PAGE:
Due to the lack of cohesion within Vermont Transportation system, the ability to have an enhanced unified system secured financially has been on ongoing issue. The current twenty six transportation systems of Vermont have been able to operate themselves through various forms of localized and federal funding and contributing agencies; but the need for a unified transportation system is essential for economic feasibility and better service for commuters throughout the state.
Questions we considered in this report include:
How can Vermont coordinate its public transportation systems effectively?
How can a feasible plan to coordinate Vermont transportation be implemented successfully?
In identifying the current agency systems of Vermont, their funding methods and comparing this analysis to other local states’ transportation system and funding methods, an improved system can be identified for the state of Vermont. Essentially, the issue of improving Vermont transportation is not only suppressed by lack of effective integrating system ideas but also financial restraints sweeping the nation.
Reasons for Vermont’s dysfunctional transportation system include:
Variance in population density of the state with few centers of dense population but dominance of relatively low population levels
Variance in available public transit through local and regional public transportation services being provided by thirteen agencies, including one regional authority, one transit district, two towns, and nine private non-profit corporations.
In recent years, the market for commuter express services has been growing, and new routes but irregular have been established to meet that demand
There is significant lack of public transit coverage in some areas of Vermont compared to other areas around the state.
There is often a large disconnect between the areas that the public providers say they cover and the reality of where they actually have routes and services.
This map shows where there is lack of public transit coverage, in terms of bus routes and Fixed and Deviated Fixed services.
Currently there are several options for mass transportation in Vermont.
Vermont boasts an interstate bus service as well as once-a-day rail service offered by Amtrak.
Vermont currently has a substantial amount of track in place which, while not sufficiently expansive to serve at the local level, does a good job connecting areas with relatively high population density to one another.
Various services including: public transit routes, rail, carpool and vanpool services, and park and ride information are all linked together in the Go Vermont program with centralized method of operation.
Vermont has 27 State Park-and-Rides facilities and lots located throughout the state. These locations make it easier for commuters and consumers to connect with public transit services, and can also be used in conjunction with carpooling and vanpooling options
Park-and-Ride facilities are an effective method for reducing traffic congestion, decreasing the use of fossil fuel, while minimizing fuel emissions, providing connectivity between Park-and-Ride facilities and inter-regional public transit routes and saving valuable urban land for more aesthetically appealing and productive uses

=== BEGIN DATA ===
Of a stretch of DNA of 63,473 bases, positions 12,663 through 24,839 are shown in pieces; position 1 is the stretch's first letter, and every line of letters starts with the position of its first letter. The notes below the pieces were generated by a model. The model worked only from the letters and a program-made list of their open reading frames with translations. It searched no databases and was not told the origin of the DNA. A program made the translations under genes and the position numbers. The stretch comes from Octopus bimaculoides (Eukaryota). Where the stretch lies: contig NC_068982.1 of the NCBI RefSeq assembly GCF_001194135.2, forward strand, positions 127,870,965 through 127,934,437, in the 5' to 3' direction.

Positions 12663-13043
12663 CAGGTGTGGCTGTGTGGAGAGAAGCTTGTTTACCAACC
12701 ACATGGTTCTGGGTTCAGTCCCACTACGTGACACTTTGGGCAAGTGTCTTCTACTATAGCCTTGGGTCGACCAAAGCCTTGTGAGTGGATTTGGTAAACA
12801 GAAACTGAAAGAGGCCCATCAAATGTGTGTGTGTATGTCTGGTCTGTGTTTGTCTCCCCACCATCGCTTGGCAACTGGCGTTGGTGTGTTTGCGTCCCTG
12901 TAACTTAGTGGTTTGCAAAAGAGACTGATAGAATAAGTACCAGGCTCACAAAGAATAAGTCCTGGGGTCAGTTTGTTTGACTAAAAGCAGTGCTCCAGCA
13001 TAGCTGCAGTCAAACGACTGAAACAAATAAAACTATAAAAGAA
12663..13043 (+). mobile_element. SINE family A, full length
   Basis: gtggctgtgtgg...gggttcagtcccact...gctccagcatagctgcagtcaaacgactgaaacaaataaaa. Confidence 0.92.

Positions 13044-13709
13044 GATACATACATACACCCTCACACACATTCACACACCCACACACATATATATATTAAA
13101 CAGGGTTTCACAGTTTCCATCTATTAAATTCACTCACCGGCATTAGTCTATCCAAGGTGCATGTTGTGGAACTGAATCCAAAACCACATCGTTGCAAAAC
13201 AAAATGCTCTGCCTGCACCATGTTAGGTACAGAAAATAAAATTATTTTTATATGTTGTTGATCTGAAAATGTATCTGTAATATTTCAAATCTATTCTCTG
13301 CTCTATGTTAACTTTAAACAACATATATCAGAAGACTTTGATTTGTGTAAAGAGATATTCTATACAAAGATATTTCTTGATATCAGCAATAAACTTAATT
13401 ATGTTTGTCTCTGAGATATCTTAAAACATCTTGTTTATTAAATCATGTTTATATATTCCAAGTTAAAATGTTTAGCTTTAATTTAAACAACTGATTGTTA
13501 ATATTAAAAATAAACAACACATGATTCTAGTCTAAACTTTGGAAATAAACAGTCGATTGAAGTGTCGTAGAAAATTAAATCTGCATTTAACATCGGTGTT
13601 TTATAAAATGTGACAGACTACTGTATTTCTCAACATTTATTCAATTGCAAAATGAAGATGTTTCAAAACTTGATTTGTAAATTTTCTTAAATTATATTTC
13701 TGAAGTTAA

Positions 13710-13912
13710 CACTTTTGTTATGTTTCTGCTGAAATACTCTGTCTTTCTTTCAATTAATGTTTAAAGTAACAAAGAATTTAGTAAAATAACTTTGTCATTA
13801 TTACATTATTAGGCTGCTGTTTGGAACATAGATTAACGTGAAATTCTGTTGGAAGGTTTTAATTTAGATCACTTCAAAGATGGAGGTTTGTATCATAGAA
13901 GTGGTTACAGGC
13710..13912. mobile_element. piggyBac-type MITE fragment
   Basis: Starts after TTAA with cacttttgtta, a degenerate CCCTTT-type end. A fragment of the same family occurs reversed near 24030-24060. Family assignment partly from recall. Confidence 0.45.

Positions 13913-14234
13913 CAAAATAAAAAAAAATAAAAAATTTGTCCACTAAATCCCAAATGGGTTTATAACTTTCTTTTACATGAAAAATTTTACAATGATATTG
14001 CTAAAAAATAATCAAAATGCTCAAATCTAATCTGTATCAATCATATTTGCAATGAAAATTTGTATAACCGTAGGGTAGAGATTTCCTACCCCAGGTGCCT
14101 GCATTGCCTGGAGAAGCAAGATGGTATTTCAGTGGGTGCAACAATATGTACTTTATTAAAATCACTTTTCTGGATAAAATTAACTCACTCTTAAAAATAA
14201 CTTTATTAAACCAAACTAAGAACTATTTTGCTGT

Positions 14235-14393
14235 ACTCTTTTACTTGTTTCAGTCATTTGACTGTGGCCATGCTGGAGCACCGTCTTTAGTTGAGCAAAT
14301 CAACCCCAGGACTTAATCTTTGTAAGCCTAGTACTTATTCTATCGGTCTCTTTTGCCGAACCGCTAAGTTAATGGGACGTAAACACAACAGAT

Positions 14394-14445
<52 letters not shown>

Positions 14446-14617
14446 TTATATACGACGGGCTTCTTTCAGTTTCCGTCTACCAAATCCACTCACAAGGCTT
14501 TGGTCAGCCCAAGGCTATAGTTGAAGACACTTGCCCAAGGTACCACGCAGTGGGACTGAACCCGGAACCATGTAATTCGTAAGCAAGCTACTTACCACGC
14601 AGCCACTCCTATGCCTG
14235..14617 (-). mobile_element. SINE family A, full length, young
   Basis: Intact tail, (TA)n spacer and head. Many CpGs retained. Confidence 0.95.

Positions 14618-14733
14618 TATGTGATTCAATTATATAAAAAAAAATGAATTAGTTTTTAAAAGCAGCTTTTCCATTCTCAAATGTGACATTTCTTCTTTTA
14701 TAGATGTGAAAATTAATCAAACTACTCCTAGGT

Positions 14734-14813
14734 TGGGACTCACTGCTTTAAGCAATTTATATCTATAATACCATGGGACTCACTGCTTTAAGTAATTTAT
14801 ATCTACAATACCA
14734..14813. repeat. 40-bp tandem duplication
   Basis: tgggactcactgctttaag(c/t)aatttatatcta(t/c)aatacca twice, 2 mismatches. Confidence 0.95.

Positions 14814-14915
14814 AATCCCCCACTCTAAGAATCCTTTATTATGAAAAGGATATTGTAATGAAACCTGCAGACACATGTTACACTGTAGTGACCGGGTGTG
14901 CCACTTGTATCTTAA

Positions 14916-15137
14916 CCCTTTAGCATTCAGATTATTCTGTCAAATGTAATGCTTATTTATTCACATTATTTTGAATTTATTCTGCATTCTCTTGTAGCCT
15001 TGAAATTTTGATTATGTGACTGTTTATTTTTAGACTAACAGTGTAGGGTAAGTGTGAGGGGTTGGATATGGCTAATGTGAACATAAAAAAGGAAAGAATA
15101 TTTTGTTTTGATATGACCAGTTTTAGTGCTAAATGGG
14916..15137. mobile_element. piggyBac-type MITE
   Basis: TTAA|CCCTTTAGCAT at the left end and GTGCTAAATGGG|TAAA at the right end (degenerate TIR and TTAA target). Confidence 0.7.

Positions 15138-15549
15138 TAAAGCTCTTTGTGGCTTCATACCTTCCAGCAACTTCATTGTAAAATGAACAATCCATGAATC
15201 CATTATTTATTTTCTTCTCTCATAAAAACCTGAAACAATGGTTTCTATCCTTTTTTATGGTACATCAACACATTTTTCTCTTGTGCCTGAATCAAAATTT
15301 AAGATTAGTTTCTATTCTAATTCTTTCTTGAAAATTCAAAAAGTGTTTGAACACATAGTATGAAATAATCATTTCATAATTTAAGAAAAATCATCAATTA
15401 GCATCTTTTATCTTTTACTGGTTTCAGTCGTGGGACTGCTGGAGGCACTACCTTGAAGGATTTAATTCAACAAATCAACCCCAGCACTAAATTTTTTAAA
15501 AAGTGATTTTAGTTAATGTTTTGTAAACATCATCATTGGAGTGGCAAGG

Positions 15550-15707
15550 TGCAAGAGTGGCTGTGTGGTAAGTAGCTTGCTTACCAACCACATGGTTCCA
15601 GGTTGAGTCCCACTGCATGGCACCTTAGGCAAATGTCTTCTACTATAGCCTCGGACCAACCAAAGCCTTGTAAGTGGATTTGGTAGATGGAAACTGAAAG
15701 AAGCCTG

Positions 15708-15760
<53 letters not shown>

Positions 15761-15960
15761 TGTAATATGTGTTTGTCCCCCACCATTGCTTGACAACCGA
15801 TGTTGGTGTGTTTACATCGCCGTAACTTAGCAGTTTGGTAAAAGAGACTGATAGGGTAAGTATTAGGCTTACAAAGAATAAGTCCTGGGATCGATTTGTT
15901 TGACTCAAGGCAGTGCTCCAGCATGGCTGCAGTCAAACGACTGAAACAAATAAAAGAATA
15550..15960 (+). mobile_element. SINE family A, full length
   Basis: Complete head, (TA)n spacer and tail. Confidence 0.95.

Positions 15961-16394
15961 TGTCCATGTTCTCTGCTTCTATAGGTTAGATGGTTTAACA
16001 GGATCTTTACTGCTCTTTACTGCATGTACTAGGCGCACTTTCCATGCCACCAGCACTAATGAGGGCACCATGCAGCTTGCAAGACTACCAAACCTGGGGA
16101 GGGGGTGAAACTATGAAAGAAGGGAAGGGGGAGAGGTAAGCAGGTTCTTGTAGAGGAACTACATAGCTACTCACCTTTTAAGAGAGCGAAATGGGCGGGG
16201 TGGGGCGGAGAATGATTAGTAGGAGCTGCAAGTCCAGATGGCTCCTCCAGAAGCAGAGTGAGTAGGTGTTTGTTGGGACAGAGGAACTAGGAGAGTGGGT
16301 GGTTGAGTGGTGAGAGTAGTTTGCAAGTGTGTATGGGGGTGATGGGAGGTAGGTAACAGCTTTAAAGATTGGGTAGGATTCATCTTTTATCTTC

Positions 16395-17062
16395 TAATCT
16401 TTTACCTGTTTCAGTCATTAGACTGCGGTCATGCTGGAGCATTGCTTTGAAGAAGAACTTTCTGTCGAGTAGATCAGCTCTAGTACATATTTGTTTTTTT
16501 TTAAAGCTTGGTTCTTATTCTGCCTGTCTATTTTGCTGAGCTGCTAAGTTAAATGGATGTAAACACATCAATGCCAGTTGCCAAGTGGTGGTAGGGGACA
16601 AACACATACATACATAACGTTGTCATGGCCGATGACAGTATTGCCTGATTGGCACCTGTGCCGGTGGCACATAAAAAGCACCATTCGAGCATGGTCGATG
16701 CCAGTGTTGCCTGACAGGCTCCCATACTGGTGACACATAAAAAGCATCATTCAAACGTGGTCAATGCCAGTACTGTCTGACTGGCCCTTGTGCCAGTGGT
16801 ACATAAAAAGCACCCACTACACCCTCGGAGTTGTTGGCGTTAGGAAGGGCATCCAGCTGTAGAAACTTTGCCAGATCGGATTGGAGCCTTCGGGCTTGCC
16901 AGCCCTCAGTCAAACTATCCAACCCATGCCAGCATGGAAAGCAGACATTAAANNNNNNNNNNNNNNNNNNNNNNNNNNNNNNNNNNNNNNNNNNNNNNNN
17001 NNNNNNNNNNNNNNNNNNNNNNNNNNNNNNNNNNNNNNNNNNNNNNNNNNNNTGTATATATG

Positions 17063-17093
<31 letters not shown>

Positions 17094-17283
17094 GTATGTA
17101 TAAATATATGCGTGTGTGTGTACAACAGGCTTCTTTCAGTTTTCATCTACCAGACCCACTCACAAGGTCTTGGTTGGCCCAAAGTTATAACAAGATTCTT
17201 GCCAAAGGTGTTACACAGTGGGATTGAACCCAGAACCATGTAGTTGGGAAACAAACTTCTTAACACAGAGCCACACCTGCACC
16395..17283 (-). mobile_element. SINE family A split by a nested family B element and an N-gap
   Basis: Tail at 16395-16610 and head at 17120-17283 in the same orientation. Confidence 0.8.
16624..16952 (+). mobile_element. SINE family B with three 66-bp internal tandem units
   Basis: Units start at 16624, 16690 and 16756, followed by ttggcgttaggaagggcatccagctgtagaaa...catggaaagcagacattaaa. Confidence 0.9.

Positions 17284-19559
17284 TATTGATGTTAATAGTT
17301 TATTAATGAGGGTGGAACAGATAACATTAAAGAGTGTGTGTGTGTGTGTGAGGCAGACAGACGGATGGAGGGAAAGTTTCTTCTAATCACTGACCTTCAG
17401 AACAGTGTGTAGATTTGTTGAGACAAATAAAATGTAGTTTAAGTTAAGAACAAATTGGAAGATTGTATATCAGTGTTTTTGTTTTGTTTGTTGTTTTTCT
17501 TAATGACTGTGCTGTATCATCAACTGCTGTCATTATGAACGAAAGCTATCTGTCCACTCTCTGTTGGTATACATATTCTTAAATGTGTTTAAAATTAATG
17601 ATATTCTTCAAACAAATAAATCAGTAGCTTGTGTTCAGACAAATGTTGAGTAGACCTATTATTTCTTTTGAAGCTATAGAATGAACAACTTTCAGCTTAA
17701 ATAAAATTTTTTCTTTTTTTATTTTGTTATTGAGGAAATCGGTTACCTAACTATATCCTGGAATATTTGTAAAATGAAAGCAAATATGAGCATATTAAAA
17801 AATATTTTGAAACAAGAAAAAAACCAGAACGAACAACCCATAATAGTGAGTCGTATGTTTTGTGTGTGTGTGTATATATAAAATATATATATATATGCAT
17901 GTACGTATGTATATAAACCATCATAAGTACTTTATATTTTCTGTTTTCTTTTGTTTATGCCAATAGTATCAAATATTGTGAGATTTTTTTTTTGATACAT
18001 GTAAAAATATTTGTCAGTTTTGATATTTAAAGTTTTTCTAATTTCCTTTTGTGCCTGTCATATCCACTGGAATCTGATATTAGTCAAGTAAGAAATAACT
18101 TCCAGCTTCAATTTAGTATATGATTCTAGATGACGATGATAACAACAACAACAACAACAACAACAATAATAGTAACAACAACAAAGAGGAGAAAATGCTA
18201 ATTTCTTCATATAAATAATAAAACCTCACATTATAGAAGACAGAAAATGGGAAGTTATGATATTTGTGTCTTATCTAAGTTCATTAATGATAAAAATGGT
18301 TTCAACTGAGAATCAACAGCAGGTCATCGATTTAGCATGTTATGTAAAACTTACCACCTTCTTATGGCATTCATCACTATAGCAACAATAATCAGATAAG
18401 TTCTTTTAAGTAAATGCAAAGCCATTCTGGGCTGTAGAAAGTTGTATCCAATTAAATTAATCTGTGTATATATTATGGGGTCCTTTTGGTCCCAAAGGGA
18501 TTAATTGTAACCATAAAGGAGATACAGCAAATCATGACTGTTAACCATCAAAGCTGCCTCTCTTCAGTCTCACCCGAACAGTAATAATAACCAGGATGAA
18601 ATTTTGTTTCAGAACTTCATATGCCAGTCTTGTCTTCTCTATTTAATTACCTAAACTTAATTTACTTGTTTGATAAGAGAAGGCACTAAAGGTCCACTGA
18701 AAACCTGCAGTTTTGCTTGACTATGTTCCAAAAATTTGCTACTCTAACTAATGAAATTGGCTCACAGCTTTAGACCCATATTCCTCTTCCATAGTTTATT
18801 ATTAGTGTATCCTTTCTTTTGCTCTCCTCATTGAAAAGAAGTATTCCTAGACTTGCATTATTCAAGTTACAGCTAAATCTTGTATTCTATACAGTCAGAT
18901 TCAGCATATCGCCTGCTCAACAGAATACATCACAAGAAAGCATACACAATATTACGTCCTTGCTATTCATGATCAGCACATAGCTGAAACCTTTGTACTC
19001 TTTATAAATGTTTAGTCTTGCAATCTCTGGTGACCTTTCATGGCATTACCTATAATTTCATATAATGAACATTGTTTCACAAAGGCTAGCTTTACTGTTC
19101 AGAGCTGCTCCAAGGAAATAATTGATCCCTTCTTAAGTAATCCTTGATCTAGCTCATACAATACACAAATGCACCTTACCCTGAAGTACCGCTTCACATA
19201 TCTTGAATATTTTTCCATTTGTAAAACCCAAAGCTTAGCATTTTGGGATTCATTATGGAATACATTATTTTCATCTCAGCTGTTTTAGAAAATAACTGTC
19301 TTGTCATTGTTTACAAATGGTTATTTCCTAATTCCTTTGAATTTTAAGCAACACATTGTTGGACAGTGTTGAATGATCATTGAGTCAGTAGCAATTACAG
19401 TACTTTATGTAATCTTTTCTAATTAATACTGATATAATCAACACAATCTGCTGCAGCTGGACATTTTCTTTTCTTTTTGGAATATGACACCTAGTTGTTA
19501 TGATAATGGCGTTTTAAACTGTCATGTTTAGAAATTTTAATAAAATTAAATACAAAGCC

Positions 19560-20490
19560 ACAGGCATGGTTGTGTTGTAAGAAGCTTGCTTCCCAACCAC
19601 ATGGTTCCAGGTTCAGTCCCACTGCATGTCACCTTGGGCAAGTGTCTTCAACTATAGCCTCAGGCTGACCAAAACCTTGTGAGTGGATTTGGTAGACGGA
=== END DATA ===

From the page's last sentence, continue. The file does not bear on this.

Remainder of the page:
Funding for Vermont’s current public transportation services is extremely varied and lacks the cohesion of a state-implemented solution. Therefore, to serve as points of comparison for a potential statewide public transportation effort, several other companies were identified and analyzed.
In doing so, a fare free system, a contract based system and the typical fare system are analyzed for comparison.
Across the six systems there is a great diversity in the source of funding each receives and its relation to the total amount of operating funds required.
All six received a significant portion of their funding from federal coffers; however, variance in state funding was great among the companies.
The charging usage fees may discourage overall ridership.
On average across the companies, a full time employee is hired for every 20,000 rides on buses.
This ridership intensity of Vermont’s CCTA is unique especially when population density is taken into account.
Also considered are the efforts that other states are making in consolidating their own public transportation systems.
There are currently efforts in regions of multiple states attempting to coordinate public transportation on a regional level with the goal of reducing costs and eliminating or decreasing gaps in transit coverage
The coordination between human services programs and other rural transit programs pools all the funding and resources from the different sources with the ultimate goal of providing better coverage and efficiency over the entire region
With the newly incorporated option to turn to regionalization and integrating with the school transportation system, along with the current financial opportunity of the stimulus bill, Vermont currently has the opportunity it needs to finally improve the transportation system effectively. All of this considered our policy recommendations for the state of Vermont are as follows:
It may be worthwhile for Vermont to consider aggregating and coordinating the thirteen different transportation systems a regional rather than county scale
Along with federal and state aid, a solid list of contributors from educational institutions is a good option to fund a transportation system in Vermont as the state boasts 24 different colleges and numerous pre college educational institutions.
Vermont has received $126 million under the Federal Stimulus package titled American Recovery & Reinvestment Act. Therefore, it is reasonable to consider focusing on improving transportation systems within Vermont to make sure that more time is spent using the stimulus funds appropriately instead of finding loopholes within the allocation criteria.